The other benefit, she says, is that the initial contact establishes a foundation before the first meeting so it doesn't feel like a "cold call," and they can get right down to business in the 25-minute meeting.

John Hicks, director of corporate development for Althea Technologies, Inc., says One-on-One Partnering is a valuable business tool for his firm and has led to several deals. Althea, based in San Diego, is a biotechnology contract development and manufacturing organization. The company attends 12 to 15 shows per year and prefers the Partnering model to the traditional stroll through the BIO exhibition.

"Last year at BIO, I had about 40 meetings over three days, and a number of those have turned into well-qualified prospects," Hicks says. "In some cases, there are deals in the works."

He says the key to making it work is having an effective "elevator pitch" ready, so business talks can begin as soon as both parties sit down. It also helps to do as much homework as possible before the meeting so the time can be spent identifying areas where both parties can work together.

"It can be pretty hectic because there is only 30 minutes," Hicks says. "You have to have your introduction and your pitch down because the bell rings and you go right to the next one, and usually someone else is waiting to get into that space. But it works because you get a chance to get the point across, and then if you need to follow up you can arrange to meet at another time at the show or in the future."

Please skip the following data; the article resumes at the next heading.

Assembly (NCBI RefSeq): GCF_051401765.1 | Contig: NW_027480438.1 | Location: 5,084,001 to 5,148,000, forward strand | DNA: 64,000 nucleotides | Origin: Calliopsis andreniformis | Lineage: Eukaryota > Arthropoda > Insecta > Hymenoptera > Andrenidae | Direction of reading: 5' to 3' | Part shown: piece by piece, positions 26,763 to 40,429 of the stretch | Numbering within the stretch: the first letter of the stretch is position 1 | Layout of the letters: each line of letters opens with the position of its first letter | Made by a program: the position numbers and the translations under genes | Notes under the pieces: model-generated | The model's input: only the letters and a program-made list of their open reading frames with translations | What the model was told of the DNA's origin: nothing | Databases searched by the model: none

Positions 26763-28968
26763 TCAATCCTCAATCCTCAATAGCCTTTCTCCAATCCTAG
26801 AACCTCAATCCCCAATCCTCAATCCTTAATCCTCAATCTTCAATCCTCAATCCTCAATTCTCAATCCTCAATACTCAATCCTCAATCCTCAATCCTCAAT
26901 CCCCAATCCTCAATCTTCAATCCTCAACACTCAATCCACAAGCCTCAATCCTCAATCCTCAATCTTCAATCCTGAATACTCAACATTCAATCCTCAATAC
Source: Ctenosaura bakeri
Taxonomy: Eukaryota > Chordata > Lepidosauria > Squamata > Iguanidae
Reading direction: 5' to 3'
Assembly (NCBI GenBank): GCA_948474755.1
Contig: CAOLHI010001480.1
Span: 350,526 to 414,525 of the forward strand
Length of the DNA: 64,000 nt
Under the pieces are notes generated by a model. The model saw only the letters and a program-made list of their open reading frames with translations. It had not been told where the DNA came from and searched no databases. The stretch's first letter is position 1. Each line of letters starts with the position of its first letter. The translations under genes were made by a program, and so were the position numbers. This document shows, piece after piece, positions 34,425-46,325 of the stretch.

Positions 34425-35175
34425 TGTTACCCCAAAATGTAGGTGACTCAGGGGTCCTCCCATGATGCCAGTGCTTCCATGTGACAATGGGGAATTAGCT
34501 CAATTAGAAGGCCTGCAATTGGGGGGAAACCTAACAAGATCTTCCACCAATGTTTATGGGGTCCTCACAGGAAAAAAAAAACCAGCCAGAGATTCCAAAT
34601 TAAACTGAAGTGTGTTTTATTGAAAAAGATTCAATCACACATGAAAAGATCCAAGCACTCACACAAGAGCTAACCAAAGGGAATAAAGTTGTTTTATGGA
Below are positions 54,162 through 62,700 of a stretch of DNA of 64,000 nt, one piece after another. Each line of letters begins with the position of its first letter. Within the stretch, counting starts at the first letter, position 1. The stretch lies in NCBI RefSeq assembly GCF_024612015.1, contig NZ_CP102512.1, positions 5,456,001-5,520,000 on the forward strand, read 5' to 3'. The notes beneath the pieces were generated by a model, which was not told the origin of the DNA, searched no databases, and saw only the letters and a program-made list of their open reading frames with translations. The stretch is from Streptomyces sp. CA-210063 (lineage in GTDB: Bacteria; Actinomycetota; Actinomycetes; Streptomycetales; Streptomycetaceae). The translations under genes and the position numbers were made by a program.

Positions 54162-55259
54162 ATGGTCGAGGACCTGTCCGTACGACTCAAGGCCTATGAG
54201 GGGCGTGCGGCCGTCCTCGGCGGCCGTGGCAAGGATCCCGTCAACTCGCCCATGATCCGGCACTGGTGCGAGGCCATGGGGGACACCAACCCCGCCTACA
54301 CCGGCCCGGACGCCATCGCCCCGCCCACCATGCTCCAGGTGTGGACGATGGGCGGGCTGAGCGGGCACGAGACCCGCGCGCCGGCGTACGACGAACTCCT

Like Pfenex's Brady, Hicks believes the chief strength of the program is the ability to make the most of the limited time at the convention.

"Other tradeshows are more passive," he says. "Here, I can have a very targeted discussion with people who I know are looking for my capabilities. I can go through a list and put out a targeted invitation to somebody and say, 'I have a solution for this area you're looking for' or 'I have a drug program that might fit with your strategy.'"

Would It Work for You?

The One-on-One Partnering system works well for BIO because exhibitors and attendees are at its events seeking either new business or investors in their current business ventures. But does this kind of system have uses for other types of associations?

That depends, says George Breeden, CAE, senior director of product marketing for TMA Resources. He says a partnering program might not be right for association meetings that are primarily focused on providing education or promoting membership. But it could be a great benefit for those that have exhibitors with something to sell to association professionals, such as an annual meeting destination.

"Anytime you have people you're trying to connect to create a business relationship, this type of partnering situation would have value," Breeden says. "If it's worth putting the show together to get people to interact and meet, then it might be worth it to do something like this."

What Breeden is certain of is that the popularity of One-on-One Partnering—especially its growth during recessionary times—indicates that both exhibitors and attendees value the in-person experience. While an attendee might research a destination or a product online, many want to discuss an actual business deal in person.

"The idea that we don't want to meet anymore is a fallacy," Breeden says. "People aren't just interested in retrieving information; that's a first step. They want the face to face, to help understand the character of the people they will be partnering with, and that is never going to go away."

Jacqui Cook is a freelance writer in the Chicago area. Email: [email protected]